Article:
The Valkyries

The stirring “Ride of the Valykyries” opens Act III of Wagner’s opera Die Walküre. Eight of the nine Valkyries, the warrior daughters of Wotan, ride their horses onto the battlefield to gather up the dead heroes and take them to Valhalla, the home of the gods. They await their sister Brünnhilde, who arrives with Sieglinde on her horse.

Read a synopsis of the rest of the plot here:

https://www.metopera.org/user-information/synopses-archive/die-walkure

The earliest-known use of the music in a film.

Some later examples.

An excerpt that begins as diegetic but becomes something else:

Wagner goes back to Vietnam:

Both diegetic and self-referential: “The Ride of the Valkyries” as a meta-narrative:

Ironic Wagner: In Fellini’s 1963 film 8 1/2, Marcello Mastroianni is a film director suffering from creative block. He visits a spa for treatment, where he is recognized by the other patients.

And then there’s this:

Illustration of Brünnhilde (Act III) in Richard Wagner’s Götterdämmerung, Heinrich Lefler. Austrian (1863 – 1919)

Rebirth of a Nation

800px-Birth_of_a_Nation_poster_2

[Content warning for disturbing, racist, and violent film imagery.]

As we’ve discussed, the way that music and image interact can change, enhance, or even contradict the meaning of both the music and of the image.

We are all familiar with the ability of image to define, revise, and re-write not only past history, but even the present moment. One of the earliest examples of visual culture in the service of cultural revisionism is the 1915 silent film The Birth of a Nation, which tells the story of the Civil War and Reconstruction eras with the Ku Klux Klan as the good guys. The Birth of a Nation was considered controversial even at the time of its release. It presented destructive and tired racist tropes about African-Americans — most of whom were played in the film by white actors in blackface — and portrayed the Klan as a patriotic and heroic force for good.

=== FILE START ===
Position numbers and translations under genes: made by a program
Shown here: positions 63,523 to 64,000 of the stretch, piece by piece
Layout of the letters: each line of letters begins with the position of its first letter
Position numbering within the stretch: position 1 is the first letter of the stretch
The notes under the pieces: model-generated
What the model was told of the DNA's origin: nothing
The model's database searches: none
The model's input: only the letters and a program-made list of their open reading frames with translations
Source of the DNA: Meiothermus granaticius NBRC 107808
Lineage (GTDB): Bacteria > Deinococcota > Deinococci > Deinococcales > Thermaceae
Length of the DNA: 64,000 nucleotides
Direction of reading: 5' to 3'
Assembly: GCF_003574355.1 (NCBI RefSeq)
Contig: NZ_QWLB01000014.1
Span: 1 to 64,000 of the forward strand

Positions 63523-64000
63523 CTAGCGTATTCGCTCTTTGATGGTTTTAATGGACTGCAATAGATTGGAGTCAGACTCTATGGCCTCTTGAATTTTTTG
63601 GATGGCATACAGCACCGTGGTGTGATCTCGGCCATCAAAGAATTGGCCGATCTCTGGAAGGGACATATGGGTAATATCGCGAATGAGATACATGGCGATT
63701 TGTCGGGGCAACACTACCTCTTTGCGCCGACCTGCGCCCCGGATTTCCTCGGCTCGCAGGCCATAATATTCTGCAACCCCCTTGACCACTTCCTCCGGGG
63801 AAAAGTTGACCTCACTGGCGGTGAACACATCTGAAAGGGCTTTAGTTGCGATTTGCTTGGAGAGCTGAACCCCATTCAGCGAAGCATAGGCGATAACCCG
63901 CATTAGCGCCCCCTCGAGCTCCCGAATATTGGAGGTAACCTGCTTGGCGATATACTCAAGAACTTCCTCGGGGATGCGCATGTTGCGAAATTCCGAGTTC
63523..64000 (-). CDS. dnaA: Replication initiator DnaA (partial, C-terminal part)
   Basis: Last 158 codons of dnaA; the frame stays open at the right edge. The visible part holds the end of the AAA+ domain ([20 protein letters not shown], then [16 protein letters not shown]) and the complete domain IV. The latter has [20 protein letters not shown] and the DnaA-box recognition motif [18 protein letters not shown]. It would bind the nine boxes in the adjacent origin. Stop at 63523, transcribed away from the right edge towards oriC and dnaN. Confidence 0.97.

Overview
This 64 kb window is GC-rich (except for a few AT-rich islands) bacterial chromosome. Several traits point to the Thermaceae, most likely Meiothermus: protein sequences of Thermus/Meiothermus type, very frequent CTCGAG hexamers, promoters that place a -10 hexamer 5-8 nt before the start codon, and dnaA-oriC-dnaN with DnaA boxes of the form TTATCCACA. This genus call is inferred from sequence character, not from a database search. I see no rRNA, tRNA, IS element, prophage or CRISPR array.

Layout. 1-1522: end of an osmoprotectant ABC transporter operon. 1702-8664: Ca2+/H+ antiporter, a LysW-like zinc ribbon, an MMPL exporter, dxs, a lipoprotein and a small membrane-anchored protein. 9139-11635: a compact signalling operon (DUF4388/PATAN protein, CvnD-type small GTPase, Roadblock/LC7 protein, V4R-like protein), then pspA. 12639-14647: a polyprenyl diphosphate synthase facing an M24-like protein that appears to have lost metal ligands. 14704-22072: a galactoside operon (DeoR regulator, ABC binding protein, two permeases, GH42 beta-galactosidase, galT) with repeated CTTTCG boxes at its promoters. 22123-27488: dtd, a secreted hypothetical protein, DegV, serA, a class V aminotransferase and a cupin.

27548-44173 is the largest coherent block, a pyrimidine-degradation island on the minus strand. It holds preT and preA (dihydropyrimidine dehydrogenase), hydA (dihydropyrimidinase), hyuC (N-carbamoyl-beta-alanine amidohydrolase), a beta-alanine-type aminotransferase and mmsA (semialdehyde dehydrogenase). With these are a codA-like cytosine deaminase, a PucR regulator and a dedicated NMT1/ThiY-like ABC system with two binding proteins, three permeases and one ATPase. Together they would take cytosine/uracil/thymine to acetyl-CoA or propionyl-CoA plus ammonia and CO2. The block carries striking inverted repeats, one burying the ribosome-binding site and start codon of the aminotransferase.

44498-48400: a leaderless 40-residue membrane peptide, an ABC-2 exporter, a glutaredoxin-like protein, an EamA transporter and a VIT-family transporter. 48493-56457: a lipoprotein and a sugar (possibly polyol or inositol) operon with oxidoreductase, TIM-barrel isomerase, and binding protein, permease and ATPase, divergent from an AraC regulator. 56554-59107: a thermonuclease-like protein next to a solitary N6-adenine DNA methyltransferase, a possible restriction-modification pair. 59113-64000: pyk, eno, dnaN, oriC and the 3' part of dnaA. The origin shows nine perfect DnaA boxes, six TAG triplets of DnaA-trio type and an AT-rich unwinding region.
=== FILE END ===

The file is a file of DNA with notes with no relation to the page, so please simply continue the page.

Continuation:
In spite of its objectionable content, the film itself is considered groundbreaking for the innovative dramatic and visual techniques used by its director, D.W. Griffiths. Equally innovative was its score. Silent films were accompanied by pianists or organists who were hired by movie theaters, and the film score for Birth of a Nation, in a piano reduction, was sent to every theater that screened the film so that the theater musicians could play along, aligning the music with cues in the score. The film’s composer, Joseph Carl Breil, wrote original music, as well as making arrangements of popular songs and Civil War-era ballads and using excerpts of works by Beethoven and Wagner, including the Ride of the Valkyries (in a scene that portrays the KKK as a liberating force). Breil and Griffiths wanted the music to underscore and enhance the dramatic force of such scenes and to evoke an emotional response from the audience.

Inspired by this innovative use of music to enhance the emotional charge of a visual narrative, Francis Ford Coppola also used “Ride of the Valkyries” in his 1979 Vietnam War film Apocalypse Now, in a scene in which U.S. Army helicopters destroy a Vietnamese village.

(And of course, you’ve seen this.)

Since the early 2000s, composer, multimedia artist, and turntablist DJ Spooky has been performing his own version of Birth of a Nation, entitled Rebirth of a Nation. Spooky calls Breil’s original score “an early, pivotal accomplishment in remix culture” for its use of both original and received music. In his remixed version, Spooky has manipulated the film, shuffling scenes and adding new visual footage, and has also contributed a new score.

You can watch a live performance of Rebirth here.

Do you think that DJ Spooky’s visual and sonic remix changes the meaning of D.W. Griffith’s film?